A couple of weeks ago, I decided it was warm enough to wear the pretty party dress my sister gave me for my birthday.
I arranged an evening to go with my outfit.
LSB put on a shirt and tie. I squirted on some perfume and off we went.
We chased each other down the street. We got ice-cream that came in giant cones. We went to see a movie.
Afterwards I told LSB I was taking him to a bar in the east of the city called Madame Claude.
I didn’t tell him about Madame Claude’s alluring gimmick : the furniture there hangs upside down, fixed to the ceiling.
I’d seen pictures on the Internet and it made me think of the Mad Hatter’s Tea Party or of the scene in Mary Poppins where everyone laughs so much they float up to the ceiling.
On our way up to the station platform, we passed a big, dirty man in a wheelchair with his trousers down, defecating.
I caught his smell. We went on up the stairs.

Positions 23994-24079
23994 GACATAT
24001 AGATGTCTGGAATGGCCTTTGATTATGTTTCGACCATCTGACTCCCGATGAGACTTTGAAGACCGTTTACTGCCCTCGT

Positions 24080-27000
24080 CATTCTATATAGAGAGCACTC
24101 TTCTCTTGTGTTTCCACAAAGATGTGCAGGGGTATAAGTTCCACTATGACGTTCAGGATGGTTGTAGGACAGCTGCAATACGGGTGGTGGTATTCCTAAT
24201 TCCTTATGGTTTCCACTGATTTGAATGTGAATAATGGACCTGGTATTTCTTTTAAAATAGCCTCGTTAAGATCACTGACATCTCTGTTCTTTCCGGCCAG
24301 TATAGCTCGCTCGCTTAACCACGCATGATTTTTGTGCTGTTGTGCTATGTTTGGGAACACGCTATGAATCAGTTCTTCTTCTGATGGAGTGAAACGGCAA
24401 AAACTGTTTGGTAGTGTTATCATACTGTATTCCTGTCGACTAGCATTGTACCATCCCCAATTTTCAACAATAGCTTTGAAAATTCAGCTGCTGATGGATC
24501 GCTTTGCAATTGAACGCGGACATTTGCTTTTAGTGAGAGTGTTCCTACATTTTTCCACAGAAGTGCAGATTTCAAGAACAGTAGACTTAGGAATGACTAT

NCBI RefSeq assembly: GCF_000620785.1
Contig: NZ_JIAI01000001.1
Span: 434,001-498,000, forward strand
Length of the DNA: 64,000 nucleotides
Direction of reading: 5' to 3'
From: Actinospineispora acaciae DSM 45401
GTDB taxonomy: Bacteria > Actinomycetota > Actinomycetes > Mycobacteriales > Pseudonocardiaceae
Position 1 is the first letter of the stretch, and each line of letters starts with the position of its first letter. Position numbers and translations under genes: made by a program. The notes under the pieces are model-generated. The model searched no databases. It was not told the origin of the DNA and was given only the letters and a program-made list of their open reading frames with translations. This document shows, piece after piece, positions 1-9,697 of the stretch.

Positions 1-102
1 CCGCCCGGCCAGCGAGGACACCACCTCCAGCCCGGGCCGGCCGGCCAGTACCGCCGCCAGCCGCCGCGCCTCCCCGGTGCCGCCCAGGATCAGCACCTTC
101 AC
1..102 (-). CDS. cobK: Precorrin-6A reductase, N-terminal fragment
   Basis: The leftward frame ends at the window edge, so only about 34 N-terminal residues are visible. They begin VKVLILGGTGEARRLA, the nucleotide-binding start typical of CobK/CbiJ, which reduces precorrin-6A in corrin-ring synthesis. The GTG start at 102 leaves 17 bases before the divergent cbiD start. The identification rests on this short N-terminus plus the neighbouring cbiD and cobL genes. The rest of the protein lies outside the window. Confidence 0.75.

When we got to the top, we took a glance back down.
The man’s wheelchair had overturned.
It was a busy night. Some people were rushing for the train. The man lay on his side, his trousers still down.
LSB and I pushed back against the stream of people going the other way.
I moved towards to the man and said stupidly, “Are you okay?”
Another lady stopped.
She had round eyes and her lips were pursed.
She tugged the man on the arm and tried to haul him up. Then another man came along. He was a friend of the man on the ground. He had a grey beard and dark eyes.
The lady held the wheelchair steady while the man’s companion hoisted him back into his seat.
He landed in a lump. His friend bowed his head in thanks and ushered us away with a few polite waves of his hand.
He didn’t want our help.
On our way back up the stairs, I asked the lady if we should have called an ambulance.
She looked tired, her face was full of resignation. “No,” she said. “Not against his will.”
LSB and I went to the upside-down bar. A French band was performing an intimate gig in a dimly-lit basement back-room. They played long, instrumental songs that sounded like beautiful, sad landscapes. In between, they spoke to the little crowd in formal, polite English. After the show I bought their CD.
LSB and I got a drink. Above our heads, tables, chairs, vases, and a pair of slippers were glued firmly to the ceiling.
It was a novelty.
But if our perspective did shift that night, it was down to a big and dirty man, his proud friend and the still image of a wheelchair turned on its side.